In PLOS this week: analysis of viral sequences from human blood samples, gut microbiomes of heart failure patients, and more.
An opinion piece in the New York Times urges lawmakers to keep genetic protections in place.
Research funding in Canada is to remain mostly the same, ScienceInsider reports.
The Bill and Melinda Gates Foundation embarks on an open-access publishing path.
In Science this week: random DNA replication errors play role in cancer, and more.
Pacific Biosciences is hosting a competition in which researchers are vying to win free sequencing for an organism with the most interesting genome.
An opinion piece appearing in Newsday likens familial DNA searches to stop-and-frisk policies.
The San people of Africa have drawn up a code of conduct for researchers, according to the Conversation.
In Nature this week: genotypes linked to hip osteoarthritis, and more.
Startup companies are taking on personalized medicine, CNET reports.
Bruce Booth writes at Life Sci VC that biotech clusters like Boston and San Francisco are getting even more consolidated.
The Verge speaks with Mark and Scott Kelly, who are the subjects of NASA's Twin Study.
In Genome Biology this week: genes linked to Hirschsprung disease, structural variant patterns in autism, and more.
Stanford's John Ioannidis and his team report on sources of bias in the scientific literature.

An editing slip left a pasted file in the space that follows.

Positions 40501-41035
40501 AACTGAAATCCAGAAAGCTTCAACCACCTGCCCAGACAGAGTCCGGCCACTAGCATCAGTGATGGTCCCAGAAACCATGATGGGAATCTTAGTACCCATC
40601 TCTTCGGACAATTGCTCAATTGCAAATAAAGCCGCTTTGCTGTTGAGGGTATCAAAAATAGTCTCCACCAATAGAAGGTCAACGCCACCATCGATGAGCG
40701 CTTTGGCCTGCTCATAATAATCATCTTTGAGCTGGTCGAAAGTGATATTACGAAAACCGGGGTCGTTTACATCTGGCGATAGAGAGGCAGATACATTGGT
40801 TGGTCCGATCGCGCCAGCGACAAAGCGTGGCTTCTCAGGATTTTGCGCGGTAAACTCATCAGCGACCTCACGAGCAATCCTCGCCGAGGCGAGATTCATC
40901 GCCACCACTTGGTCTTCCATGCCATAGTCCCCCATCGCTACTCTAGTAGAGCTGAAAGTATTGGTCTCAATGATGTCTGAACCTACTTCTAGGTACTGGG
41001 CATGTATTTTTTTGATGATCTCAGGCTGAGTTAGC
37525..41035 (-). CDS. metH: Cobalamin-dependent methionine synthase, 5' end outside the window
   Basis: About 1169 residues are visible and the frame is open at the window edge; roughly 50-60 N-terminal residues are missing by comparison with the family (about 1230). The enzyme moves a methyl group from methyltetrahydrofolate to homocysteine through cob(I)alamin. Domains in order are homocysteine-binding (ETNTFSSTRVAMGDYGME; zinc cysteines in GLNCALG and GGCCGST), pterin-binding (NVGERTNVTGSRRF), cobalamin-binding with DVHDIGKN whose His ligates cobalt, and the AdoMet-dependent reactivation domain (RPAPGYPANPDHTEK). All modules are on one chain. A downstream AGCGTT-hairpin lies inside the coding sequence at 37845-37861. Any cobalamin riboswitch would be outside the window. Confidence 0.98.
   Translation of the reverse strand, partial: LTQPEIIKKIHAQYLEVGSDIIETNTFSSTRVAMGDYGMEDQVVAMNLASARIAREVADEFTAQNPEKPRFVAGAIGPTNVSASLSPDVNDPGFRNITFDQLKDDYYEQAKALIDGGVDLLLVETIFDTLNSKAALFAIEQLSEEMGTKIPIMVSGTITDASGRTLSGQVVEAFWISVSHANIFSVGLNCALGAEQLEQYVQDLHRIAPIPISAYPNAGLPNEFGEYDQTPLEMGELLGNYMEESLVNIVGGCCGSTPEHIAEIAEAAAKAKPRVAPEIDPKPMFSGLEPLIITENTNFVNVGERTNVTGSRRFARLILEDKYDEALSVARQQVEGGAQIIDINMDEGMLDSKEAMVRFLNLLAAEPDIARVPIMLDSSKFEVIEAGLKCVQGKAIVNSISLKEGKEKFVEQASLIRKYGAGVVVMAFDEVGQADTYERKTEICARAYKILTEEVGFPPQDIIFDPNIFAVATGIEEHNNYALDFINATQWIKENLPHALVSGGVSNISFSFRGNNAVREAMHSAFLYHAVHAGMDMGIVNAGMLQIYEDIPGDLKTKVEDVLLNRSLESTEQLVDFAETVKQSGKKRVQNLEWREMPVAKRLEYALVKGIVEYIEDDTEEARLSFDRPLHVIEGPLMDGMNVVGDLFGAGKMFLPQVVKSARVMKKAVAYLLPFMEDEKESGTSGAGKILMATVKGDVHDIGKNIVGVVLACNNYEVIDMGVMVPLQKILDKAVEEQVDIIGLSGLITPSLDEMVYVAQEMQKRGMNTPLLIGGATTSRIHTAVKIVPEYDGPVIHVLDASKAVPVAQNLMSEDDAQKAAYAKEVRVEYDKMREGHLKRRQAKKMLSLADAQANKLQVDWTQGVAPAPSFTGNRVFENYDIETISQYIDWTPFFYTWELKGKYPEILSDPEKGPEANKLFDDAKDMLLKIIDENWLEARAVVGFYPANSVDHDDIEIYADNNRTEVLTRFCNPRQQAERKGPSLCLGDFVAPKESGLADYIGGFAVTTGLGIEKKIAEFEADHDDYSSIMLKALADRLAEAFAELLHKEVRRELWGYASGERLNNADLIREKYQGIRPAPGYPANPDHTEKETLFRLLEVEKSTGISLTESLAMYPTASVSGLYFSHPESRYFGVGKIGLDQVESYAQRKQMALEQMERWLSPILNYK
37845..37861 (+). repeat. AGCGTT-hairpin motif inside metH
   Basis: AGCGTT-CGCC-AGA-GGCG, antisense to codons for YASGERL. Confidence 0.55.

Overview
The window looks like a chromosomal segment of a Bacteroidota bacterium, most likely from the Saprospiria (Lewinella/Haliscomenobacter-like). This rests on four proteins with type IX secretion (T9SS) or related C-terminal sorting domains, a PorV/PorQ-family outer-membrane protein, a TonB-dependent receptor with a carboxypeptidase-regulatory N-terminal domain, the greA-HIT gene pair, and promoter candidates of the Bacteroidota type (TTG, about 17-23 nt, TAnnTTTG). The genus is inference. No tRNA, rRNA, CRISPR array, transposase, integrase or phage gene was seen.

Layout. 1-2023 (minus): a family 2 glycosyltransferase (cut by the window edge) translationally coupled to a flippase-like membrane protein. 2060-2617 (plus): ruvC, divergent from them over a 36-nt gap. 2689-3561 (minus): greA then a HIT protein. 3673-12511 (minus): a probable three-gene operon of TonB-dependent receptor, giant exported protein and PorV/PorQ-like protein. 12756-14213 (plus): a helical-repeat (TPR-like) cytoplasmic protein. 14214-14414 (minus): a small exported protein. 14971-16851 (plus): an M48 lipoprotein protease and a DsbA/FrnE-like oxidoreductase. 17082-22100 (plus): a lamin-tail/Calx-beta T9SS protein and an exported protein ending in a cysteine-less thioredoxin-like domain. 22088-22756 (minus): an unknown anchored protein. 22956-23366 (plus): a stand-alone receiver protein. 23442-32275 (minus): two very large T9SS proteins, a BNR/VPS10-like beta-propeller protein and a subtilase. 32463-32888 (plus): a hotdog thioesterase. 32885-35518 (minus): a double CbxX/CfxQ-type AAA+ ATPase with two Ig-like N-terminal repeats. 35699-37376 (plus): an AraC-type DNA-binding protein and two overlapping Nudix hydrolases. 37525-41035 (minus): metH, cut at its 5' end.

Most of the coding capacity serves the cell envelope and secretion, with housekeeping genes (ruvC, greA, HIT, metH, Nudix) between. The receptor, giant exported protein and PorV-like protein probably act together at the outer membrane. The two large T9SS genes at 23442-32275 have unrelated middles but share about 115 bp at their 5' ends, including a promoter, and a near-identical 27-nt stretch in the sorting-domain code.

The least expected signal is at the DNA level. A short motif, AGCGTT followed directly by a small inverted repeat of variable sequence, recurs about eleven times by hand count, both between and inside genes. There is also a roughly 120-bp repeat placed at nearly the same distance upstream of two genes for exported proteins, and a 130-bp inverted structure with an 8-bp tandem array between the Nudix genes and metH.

ScienceInsider reports that the Trump Administration budget blueprint may also include cuts to indirect costs.
Harvard researchers call for a discussion and development of guidelines for 'embryoid' research, NPR reports.
In PNAS this week: transcriptional patterns in breast cancer cell lines, study of non-CG methylation, and more.
A trial of a drug that mimics a PCSK9 gene mutation doesn't quite meet expectations, both Nature News and Forbes say.
CRISPR may make gene-editing easier, but it may also make regulation harder, according to New Scientist.
Buzzfeed News reports that Freenome CEO Gabriel Otte, despite some descriptions stating otherwise, did not receive a PhD.
In PLOS this week: COLEC10 linked to craniofacial development, transcripts and peptides of spider venom, and more.
UK regulators have given the clinic the green light to offer the service, the Guardian reports.
Placental examination, fetal autopsy, and genetic testing are among the most useful tests when searching for stillbirth cause, the New York Times reports.
The Economist reports that companies are testing out using DNA as a tracer molecule to map underground resources.
In Science this week: applying genome-editing technologies to crops, and more.
New study finds bias against female lecturers among student course evaluations, the Economist reports.
A research duo finds that science and technology graduate students who turn away from academic careers do so because of changes in their own interests.
Students whose classmates are interested in science are more likely to think about a career in science, technology, engineering, and mathematics, a new study says.
CNBC reports that the genetic counseling field is expected to grow as personalized medicine becomes more common.